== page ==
rolling stones let it rock chuck berry single 1971 coverCan You Hear the Music?


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Rolling Stones songs: Let It Rock (live)
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Later in the evening when the sun is sinking low/ All day I been waiting for the whistle to blow…

*UK B-side of ‘Brown Sugar’
Written by: Anderson
Recorded: Live at Leeds University, Leeds, England, March 13 1971
Guest musicians: Bobby Keys (sax), Nicky Hopkins (piano), Jim Price (trumpet)
*Data taken from Martin Elliott’s book THE ROLLING STONES COMPLETE RECORDING SESSIONS 1962-2012

From Songfacts:
This song is sung from the perspective of a railroad worker in Alabama trying make a few bucks and get through the workday. At the end of the day, the workers are on the tracks playing dice when the foreman warns them that a train is coming. The words “Let It Rock” do not appear in the lyrics, but they indicate that the train coming through represents rock and roll.

Many of Berry’s songs relate to teenagers, who were a great market for him since they bought so many records, but this song has more adult themes and a blues feel. Some of the artists who were influenced by Berry recorded this song, including Eric Clapton, The Animals and The Rolling Stones.

The Rolling Stones cover first appeared on the UK single B-side of “Brown Sugar” in 1971. It was recorded live in March 1971 at University of Leeds in England. This and other B-sides that didn’t make it to albums were released on The Stones album Rarities 1971-2003.

From the The Rolling Stones – All the Songs book:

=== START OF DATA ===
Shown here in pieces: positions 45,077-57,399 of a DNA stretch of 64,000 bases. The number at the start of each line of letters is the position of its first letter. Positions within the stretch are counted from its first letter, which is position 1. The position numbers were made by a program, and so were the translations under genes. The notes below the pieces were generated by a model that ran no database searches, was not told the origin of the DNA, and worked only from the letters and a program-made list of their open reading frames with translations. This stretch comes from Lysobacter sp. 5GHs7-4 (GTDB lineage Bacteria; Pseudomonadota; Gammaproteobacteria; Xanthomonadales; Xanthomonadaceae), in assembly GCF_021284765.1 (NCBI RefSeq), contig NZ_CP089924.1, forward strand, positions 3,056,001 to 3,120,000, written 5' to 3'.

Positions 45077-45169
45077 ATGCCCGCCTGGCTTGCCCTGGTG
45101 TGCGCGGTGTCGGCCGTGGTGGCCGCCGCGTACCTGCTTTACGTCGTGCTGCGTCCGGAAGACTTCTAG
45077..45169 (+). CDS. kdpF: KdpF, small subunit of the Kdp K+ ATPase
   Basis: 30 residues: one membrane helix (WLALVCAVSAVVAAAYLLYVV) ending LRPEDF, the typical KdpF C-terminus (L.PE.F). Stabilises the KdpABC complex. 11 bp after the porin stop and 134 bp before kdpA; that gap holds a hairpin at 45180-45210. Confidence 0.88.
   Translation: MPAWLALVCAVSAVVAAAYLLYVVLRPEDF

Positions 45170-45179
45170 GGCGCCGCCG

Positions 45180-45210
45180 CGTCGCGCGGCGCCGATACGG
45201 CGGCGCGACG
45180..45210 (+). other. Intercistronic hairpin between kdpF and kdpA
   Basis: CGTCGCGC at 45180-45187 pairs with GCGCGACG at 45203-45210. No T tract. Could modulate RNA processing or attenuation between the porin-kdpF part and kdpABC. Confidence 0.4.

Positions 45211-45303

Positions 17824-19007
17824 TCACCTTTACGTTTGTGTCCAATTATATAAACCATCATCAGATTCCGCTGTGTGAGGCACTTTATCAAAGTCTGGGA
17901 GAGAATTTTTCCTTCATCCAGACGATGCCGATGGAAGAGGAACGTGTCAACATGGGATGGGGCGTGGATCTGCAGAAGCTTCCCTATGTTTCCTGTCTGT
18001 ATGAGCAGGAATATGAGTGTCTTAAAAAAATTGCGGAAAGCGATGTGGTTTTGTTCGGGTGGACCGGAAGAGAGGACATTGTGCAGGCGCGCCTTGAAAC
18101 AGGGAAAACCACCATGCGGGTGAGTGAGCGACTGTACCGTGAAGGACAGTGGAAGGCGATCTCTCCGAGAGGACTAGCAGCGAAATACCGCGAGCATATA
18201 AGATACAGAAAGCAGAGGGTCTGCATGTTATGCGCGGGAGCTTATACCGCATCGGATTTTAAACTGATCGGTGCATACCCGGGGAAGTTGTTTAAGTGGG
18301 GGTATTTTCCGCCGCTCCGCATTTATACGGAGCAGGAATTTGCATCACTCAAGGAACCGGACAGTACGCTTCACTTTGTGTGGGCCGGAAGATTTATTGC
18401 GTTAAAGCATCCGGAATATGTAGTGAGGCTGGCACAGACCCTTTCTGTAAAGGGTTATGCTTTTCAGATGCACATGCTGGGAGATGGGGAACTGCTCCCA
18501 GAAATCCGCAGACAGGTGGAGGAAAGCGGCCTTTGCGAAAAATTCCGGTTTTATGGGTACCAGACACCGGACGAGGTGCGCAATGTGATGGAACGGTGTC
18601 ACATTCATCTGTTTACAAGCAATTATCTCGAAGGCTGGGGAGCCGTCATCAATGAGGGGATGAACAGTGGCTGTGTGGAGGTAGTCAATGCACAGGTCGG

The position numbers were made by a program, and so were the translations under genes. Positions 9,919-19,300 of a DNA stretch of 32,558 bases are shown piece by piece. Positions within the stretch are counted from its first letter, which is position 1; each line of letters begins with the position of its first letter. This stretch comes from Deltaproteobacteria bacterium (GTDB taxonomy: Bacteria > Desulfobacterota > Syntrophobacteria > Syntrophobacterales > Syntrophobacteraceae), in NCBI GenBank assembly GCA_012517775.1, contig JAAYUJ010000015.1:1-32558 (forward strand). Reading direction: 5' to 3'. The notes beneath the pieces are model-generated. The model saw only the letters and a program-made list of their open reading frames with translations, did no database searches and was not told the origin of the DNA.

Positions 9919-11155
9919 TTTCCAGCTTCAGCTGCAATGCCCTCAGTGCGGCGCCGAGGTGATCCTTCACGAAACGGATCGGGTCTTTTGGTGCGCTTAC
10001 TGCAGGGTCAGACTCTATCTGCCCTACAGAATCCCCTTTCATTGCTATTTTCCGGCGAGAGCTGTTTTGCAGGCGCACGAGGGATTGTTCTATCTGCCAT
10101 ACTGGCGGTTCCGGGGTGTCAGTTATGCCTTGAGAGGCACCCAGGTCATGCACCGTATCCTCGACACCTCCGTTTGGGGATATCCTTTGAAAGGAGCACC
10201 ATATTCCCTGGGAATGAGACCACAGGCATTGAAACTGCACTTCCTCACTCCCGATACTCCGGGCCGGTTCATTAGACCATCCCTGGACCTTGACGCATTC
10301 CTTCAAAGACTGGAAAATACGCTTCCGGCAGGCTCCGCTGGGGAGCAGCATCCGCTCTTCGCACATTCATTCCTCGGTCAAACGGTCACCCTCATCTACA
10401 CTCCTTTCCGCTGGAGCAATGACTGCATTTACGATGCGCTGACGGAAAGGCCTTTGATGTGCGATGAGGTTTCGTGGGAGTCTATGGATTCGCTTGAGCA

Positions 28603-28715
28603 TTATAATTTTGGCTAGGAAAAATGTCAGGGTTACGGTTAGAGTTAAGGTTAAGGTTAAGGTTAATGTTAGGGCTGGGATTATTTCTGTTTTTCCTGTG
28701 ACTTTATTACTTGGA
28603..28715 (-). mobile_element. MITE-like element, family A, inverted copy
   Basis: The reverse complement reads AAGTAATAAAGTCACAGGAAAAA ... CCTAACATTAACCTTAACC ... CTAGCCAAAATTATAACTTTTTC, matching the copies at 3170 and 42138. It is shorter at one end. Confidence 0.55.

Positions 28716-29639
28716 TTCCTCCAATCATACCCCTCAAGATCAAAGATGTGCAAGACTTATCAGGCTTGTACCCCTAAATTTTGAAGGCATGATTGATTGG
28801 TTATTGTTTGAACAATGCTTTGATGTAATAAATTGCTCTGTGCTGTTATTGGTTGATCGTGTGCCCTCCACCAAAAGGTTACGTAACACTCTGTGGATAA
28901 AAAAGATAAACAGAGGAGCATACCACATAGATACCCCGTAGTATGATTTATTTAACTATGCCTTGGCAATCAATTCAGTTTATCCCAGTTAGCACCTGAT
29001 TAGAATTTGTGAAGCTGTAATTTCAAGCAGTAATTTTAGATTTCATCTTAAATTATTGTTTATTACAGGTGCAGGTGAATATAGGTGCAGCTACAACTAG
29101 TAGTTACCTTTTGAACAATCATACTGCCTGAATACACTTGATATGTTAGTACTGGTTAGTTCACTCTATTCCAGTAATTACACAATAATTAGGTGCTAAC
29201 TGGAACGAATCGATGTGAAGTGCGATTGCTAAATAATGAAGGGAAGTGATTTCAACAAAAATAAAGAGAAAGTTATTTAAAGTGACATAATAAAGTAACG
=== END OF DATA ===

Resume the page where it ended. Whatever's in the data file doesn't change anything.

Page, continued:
“Let It Rock” is a Chuck Berry hymn to the glory of rock ’n’ roll. The
guitar hero from St. Louis, Missouri, recorded this number on July 27, 1959
The closing song on the famous album Rockin’ at the Hops was
released as a single in 1960 and reached a modest number 64 on the US
Billboard chart before attaining sixth place in the British hit parade three
years later, on November 20, 1963. Musically, “Let It Rock” bears a close
resemblance to “Johnny B. Goode,” which dates from 1958. The main
character of the song is a railroad worker waiting impatiently for the end of
the day, until everyone is panicked by a runaway train. In France, the
Rolling Stones gave eighteen concerts in nine British cities between March
4 and 26, 1971. Organized by Marshall Chess, this was christened the
“Good-Bye Britain” tour. One of the stopping-off points was Leeds, on
March 13, 1971. There the Stones gave an invigorating version of “Let It
Rock,” which was selected as the B-side of the single “Brown Sugar.”

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